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Top Ten Common Contact Center Planning Mistakes (Part Two) - Genesys - Blog

Top Ten Common Contact Center Planning Mistakes (Part Two)

Last week, we discussed the first five common contact center planning mistakes in Part 1:

  1. Flat-lining shrinkage is always a bad assumption.
  2. Manual hiring/OT/UT plans are too hard to do right.
  3. Treating all centers as though they are the same is dangerous.
  4. Stretch goals are evil.
  5. Always hitting your service goals may not be optimal.

Let’s dive into the next five.

6.    Presenting one plan is a disservice.

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A concept that we all can buy into is this: more analyses is always better.  Given the variable nature of planning, it is always better to do several analyses up front in order to try to capture the risk associated with each one of our planning assumptions.

For example, given all of the business variability over the last few years, it makes more sense to run the following simple scenarios:

  • What is the staff plan associated with the current most expected forecast?
  • What is the risk associated with this plan (meaning what service will we see, and what costs will we incur?) if:
    • Calls come in higher than we thought?
    • Calls come in lower than we thought?

These several plans are much more beneficial to senior management- and may lead to a different resource decision– than the linear “one plan” approach.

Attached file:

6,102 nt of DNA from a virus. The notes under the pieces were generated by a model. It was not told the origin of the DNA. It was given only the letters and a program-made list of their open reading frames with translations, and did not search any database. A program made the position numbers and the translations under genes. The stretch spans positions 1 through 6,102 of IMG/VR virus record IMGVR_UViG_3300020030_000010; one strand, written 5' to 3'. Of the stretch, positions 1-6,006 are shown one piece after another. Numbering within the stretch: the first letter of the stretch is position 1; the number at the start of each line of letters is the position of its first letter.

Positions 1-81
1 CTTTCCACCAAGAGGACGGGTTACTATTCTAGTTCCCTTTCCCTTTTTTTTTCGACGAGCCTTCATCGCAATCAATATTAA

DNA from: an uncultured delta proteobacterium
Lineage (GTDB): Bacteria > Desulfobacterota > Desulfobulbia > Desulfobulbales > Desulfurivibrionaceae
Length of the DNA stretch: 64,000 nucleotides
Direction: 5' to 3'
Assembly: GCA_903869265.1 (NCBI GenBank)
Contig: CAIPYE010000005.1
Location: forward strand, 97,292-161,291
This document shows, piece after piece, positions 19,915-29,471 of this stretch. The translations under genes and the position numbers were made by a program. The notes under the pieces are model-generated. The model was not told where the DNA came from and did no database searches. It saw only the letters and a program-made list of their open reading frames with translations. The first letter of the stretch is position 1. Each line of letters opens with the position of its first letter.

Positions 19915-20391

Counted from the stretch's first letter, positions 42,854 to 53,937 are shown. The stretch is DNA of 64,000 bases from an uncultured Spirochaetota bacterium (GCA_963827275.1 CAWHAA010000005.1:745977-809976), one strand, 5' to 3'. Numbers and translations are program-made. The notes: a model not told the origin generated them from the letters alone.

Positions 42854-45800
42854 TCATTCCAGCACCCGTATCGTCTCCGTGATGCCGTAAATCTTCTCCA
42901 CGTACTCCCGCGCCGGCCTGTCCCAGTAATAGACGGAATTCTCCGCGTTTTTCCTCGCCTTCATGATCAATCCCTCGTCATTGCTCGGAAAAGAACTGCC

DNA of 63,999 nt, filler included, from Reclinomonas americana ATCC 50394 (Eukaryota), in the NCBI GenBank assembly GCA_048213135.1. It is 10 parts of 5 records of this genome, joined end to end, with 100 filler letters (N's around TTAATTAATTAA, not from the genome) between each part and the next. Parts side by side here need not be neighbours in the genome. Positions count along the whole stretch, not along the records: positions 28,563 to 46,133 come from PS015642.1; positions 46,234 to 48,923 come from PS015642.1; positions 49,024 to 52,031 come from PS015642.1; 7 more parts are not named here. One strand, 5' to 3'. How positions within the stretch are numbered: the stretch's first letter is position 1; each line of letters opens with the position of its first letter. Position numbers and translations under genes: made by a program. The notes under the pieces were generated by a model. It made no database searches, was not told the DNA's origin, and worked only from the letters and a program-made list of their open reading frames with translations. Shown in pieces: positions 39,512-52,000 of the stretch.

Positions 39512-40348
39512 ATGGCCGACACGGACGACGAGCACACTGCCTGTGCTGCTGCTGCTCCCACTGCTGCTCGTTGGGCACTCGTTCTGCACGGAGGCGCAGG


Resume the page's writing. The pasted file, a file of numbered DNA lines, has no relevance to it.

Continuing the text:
But, to be honest, because we are using time consuming and error prone spreadsheets to develop plans, we often don’t have time to develop these cost saving risk analyses. This is a reason to either automate your planning process or to purchase a strategic planning system.  You need this process to be quick enough to allow for quick and accurate analyses.

7.    Weekly versus monthly plans:  weekly wins.

Many plans, usually those generated by finance, are developed with the finest level of hiring, volume and shrinkage detail as monthly.  But we all know that these decisions are best developed knowing the intra-month patterns.

Blending an average month together will lead to shortages some weeks and overages other weeks, simply because of the assumption in our spreadsheets.

What is the best compromise if finance likes to see their plans reflecting monthly costs? It is to develop weekly capacity plans and roll them up (with detail on subsequent sheets) so finance gets your plan in the form they like, but your operational plan includes the detail that it needs.

8.    Long-term questions deserve long term analyses.

Every so often we see a spreadsheet process that only determines staff plans for ninety days or so.  While real-world activities, like outsourcer locks, mean that these timeframes are important, they do not preclude the importance of using long-term analyses for long-term business problems.

Many of the decisions our operations make are long-term decisions.  For example, hiring is not a short-term decision or even a ninety day decision.  Because of this, we need to understand the implications of our hiring decisions with a seasonal view.

Coming into a seasonal peak is a lousy time to look at hiring a few months out.  We might decide to hire to the peak, even if the peak is short-lived and a valley immediately follows. However, it may be optimal for the business to either 1) miss service levels at peak (see mistake number five, above) or to 2) use overtime to staff to peak staffing requirements.